Cremation in the NY Times?

Since the start of the year, Sunday mornings have felt like I had stepped back in time.

I start with a short walk to the end of my driveway where I find my home delivery of the New York Times. I then enjoy a relaxing day, drinking coffee, and slowly working my way through the newspaper.

It’s been years since I’ve had an actual newspaper in my hands regularly. That changed when one of my millennial sons gave me a New York Times subscription for Christmas. It’s been like visiting an old friend I haven’t seen in years. 

I was surprised last Sunday when I opened the business section and saw the following title and subtitle.

Cremation Borrows a Page From the Direct-to-Consumer Playbook

With names like Solace, Tulip, and Eirene, start-ups are hoping to make cremation the next big at-home purchase.

It’s a good article, and I’ll put the link to it at the bottom of this newsletter.

The gist of the article is that the online arrangement of cremation services is growing in popularity and will only increase as Gen Xers age. 

One of the things that jumped out at me in the article was that most of the start-ups they use as examples are backed by venture capital firms.

If you’re not familiar with the term…

“Venture capital is a form of private equity financing that is provided by venture capital firms or funds to start-ups, early-stage, and emerging companies that have been deemed to have high growth potential or which have demonstrated high growth.” – Wikipedia

Does this mean that venture capital firms see online cremation companies as having high growth potential?


It makes sense. In the United States alone, the cremation market was 56% in 2020 and is projected to be 72% by 2030.

Interestingly enough, I recently had a meeting with the founders of an online urn company that happens to be backed by venture capital. They’ve successfully sold their urns directly to consumers via their website and have just started wholesaling their products to funeral homes.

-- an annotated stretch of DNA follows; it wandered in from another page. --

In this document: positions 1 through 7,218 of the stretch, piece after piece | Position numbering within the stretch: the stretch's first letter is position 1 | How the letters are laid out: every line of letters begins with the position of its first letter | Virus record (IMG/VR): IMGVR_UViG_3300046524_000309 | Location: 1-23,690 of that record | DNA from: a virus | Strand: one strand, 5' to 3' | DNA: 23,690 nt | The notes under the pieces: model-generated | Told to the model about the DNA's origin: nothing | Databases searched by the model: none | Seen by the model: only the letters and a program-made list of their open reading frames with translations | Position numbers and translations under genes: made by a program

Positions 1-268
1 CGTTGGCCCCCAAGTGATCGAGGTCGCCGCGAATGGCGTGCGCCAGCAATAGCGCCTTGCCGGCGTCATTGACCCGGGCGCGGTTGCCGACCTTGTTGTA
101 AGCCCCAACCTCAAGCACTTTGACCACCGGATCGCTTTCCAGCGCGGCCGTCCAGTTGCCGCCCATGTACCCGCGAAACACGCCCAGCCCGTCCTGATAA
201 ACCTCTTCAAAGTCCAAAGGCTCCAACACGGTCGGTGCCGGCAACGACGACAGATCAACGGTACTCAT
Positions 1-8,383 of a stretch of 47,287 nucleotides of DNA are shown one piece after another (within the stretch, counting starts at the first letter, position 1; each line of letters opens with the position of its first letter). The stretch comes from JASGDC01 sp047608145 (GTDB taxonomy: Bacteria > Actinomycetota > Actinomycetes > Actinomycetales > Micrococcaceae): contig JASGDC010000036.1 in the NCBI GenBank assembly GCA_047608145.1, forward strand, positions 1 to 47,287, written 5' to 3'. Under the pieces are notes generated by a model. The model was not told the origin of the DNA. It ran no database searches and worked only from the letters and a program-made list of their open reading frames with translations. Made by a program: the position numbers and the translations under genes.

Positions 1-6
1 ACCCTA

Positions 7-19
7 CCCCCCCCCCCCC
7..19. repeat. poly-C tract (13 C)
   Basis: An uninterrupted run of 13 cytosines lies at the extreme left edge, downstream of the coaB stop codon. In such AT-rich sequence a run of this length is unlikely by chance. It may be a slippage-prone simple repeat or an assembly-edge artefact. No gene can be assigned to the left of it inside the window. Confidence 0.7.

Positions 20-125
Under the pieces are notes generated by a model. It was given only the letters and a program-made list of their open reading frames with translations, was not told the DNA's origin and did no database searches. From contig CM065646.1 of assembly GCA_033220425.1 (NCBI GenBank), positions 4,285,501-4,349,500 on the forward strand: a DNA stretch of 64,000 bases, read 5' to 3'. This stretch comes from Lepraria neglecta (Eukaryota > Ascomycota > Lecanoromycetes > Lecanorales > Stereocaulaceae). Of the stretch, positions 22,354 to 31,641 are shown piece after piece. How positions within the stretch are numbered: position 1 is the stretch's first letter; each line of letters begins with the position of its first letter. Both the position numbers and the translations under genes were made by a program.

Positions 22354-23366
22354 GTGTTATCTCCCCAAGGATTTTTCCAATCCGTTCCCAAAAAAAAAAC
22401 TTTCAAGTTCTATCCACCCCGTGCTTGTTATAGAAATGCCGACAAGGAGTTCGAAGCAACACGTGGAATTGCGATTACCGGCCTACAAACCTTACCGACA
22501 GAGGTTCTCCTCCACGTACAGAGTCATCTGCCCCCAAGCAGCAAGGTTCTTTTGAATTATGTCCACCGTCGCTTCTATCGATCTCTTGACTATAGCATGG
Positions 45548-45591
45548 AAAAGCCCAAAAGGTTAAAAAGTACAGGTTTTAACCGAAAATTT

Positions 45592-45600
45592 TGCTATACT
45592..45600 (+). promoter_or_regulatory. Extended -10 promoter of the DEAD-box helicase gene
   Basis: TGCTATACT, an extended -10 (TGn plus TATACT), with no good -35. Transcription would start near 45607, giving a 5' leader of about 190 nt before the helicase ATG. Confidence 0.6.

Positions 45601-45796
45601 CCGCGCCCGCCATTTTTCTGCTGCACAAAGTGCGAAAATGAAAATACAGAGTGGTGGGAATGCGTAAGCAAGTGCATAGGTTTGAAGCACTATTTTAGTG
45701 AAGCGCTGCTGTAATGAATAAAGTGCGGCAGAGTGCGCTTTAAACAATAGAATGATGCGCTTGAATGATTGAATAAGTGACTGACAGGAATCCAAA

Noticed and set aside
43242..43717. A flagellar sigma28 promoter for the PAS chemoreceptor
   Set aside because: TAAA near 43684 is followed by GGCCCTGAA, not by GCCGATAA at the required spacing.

A mutual friend asked me to spend an hour with them and give them some funeral industry pointers. It was a great conversation, and I won’t be surprised if this venture pays off handsomely for the investors.

What is unique about their business model is that they partner with regional artists who design their products. As a result, their urns are not just a place to store cremated remains. They’re works of art and would look great in any contemporary well-decorated home.

What can we learn from these entrepreneurial examples?

#1 – online cremation-related shopping is a hot market.

I’m sure some investors fall into the “more money than sense” category, but successful venture capital firms are far more careful with their money. They research markets and pick rising stars for their investments.

VC companies have done their research and determined that the online cremation shopping market has tremendous potential. 

Unfortunately, most funeral homes have limited support for online cremation shopping. The real problem is the website vendors who provide sites optimized for flower sales and nothing else. 

They have terrible support for online arrangements or merchandise shopping because they don’t make any money there.

There are third-party tools like partingpro and efuneral that provide a somewhat better user experience, but there’s still a lot of room for improvement.

I am hopeful that soon we’ll see a new breed of website vendor who can provide a site optimized for what today’s users want instead of just pushing flowers and memorial trees.

#2 – People will pay more for beauty

Two businesses discussed in the New York Times article are and

The Solace website features a picture of a well-known beach in Portland, which means absolutely nothing to people outside of the area. Their overall website is attractive but in a left-brain, analytical way.

The Eirene website features illustrations of a grieving woman. It’s softer, gentler, and attractive in a right-brain artistic sense. Overall, it’s a beautiful website.

Solace charges $895 for direct cremation. Eirene charges $2,500 for the same service.

Similarly, most urns sell for under $1,000, but the beautiful artistic urns I mentioned above can sell for thousands more when displayed correctly in a funeral home showroom.

Some people will always want the lowest possible price for direct cremation. But far more people are willing to pay more if you can help turn a tragic loss into a beautiful memory.

You’re receiving this newsletter on Sunday morning. Which means I’ll be enjoying my NY Times newspaper again. 

If you used to enjoy reading a physical newspaper but haven’t done it for years, give it a try. Even my millennial son now loves this old-school ritual.

Until next time


PS: If you want a line of artistic urns, contact I’m not getting anything for endorsing them, but I like the idea of offering urns that will be proudly displayed instead of stored in a closet.

Here’s the link to the New York Times article I referenced.


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